How many times were you told to make sure you worked hard in high school so you could go to college and get a good career job? Maybe not all of you got nagged about it, but probably a good portion of today’s generation of adults did.
It’s natural to wonder whether college is really necessary. A college degree is no guarantee of a good career. On the flipside, there are many successful entrepreneurs who didn’t need their college education and become billionaires anyway.
Mihalis "Mike" Lazaridisis the founder and co-CEO of Research In Motion (RIM), which created and manufactures the "BlackBerry" wireless handheld device. He is also a former chancellor of the University of Waterloo, and an Officer of the Order of Canada.
Born in Istanbul, Turkey to ethnic Greek parents, Lazaridis was five years old when his family moved to Canada in 1966, settling in Windsor, Ontario. At age 12, he won a prize at the Windsor Public Library for reading every science book in the library.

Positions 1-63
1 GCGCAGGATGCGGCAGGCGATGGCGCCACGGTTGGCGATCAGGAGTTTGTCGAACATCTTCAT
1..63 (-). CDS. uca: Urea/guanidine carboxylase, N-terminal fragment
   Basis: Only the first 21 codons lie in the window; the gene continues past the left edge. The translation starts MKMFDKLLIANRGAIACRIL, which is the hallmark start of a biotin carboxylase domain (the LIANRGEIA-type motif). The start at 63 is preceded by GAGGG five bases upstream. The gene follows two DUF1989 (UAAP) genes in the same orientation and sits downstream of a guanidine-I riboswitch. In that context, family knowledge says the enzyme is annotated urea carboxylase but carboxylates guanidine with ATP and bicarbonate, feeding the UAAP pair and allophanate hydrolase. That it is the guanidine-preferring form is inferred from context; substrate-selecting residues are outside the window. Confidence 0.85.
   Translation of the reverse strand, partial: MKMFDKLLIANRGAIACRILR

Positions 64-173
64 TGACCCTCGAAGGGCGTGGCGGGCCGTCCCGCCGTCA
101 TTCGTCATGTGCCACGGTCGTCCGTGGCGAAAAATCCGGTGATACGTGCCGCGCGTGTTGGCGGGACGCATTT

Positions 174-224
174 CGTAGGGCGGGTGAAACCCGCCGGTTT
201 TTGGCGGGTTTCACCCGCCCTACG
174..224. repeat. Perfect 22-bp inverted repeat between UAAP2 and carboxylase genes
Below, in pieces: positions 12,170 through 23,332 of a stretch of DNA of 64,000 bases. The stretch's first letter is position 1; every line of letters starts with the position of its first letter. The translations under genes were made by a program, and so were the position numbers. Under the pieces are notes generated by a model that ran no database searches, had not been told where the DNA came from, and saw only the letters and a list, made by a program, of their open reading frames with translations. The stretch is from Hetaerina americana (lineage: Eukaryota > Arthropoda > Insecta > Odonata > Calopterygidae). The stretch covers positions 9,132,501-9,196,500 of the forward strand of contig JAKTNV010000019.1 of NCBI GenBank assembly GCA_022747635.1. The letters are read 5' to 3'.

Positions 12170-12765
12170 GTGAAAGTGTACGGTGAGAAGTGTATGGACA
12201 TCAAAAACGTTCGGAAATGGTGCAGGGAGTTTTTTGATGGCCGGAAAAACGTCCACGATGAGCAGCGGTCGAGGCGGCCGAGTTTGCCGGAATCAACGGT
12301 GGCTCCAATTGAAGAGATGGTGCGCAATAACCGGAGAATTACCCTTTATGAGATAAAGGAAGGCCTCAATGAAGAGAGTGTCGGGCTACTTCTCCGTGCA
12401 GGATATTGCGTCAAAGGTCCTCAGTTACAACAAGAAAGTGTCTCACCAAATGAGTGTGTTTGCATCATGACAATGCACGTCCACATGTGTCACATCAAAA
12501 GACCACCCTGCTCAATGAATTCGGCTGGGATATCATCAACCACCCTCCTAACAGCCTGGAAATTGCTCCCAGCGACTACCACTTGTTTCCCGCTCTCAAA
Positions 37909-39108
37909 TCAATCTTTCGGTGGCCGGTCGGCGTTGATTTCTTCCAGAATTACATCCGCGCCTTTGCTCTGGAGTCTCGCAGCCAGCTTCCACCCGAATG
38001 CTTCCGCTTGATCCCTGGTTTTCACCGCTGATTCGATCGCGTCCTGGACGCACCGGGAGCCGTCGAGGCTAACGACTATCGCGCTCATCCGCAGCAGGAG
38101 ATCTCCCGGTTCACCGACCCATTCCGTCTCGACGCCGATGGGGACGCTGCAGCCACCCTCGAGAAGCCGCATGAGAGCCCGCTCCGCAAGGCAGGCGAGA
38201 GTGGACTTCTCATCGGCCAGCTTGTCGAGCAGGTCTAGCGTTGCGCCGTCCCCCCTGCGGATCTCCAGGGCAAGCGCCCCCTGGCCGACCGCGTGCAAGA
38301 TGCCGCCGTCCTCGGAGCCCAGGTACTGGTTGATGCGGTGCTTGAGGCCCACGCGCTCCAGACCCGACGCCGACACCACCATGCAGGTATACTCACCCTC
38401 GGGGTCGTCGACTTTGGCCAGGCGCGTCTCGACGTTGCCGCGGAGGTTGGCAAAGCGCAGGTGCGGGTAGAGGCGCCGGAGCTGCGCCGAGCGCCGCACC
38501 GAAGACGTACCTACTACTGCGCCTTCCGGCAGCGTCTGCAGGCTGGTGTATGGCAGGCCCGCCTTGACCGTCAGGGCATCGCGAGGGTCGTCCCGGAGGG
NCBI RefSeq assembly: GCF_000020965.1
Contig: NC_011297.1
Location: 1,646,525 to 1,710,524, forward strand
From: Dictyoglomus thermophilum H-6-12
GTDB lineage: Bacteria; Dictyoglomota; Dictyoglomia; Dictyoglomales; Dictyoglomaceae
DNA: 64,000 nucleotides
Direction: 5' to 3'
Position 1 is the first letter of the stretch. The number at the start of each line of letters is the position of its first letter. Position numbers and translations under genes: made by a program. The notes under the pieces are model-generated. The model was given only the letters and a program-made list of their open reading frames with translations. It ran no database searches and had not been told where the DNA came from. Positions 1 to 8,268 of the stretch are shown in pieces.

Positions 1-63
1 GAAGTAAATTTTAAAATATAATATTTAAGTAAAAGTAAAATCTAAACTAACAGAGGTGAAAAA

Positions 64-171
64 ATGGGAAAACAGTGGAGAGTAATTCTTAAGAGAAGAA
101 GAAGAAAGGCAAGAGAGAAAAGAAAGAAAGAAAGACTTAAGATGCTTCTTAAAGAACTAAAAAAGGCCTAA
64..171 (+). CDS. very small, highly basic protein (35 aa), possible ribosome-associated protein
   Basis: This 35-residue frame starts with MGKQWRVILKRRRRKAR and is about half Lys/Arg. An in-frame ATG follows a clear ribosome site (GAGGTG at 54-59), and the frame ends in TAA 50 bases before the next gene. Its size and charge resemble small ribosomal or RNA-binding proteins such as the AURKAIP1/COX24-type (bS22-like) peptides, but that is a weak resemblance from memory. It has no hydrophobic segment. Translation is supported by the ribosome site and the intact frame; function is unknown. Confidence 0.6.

In 1979, he enrolled at the University of Waterloo in electrical engineering with an option in computer science. In 1984, Lazaridis responded to a request for proposal from General Motors to develop a network computer control display system.
GM awarded him a $500,000 contract. He dropped out of university that year, just two months before he was scheduled to graduate. The GM contract, a small government grant and a $15,000 loan from Lazaridis's parents enabled him to launch Research In Motion.
RIM was the first North American company to develop packet-switched wireless networking equipment and systems, initially for Mobitex. RIM introduced the BlackBerry wireless mobile device in 1999, and its more well-known versions in 2002.
BlackBerry has won dozens of industry awards for its innovation and many accolades for its pure usefulness. The BlackBerry is quite literally everywhere. US President BarackObama admits he can't live without it. Oprah Winfrey declared on her show that the BlackBerry is one of her "favorite things." BusinessWeek put the case for owning one bluntly in an article entitled :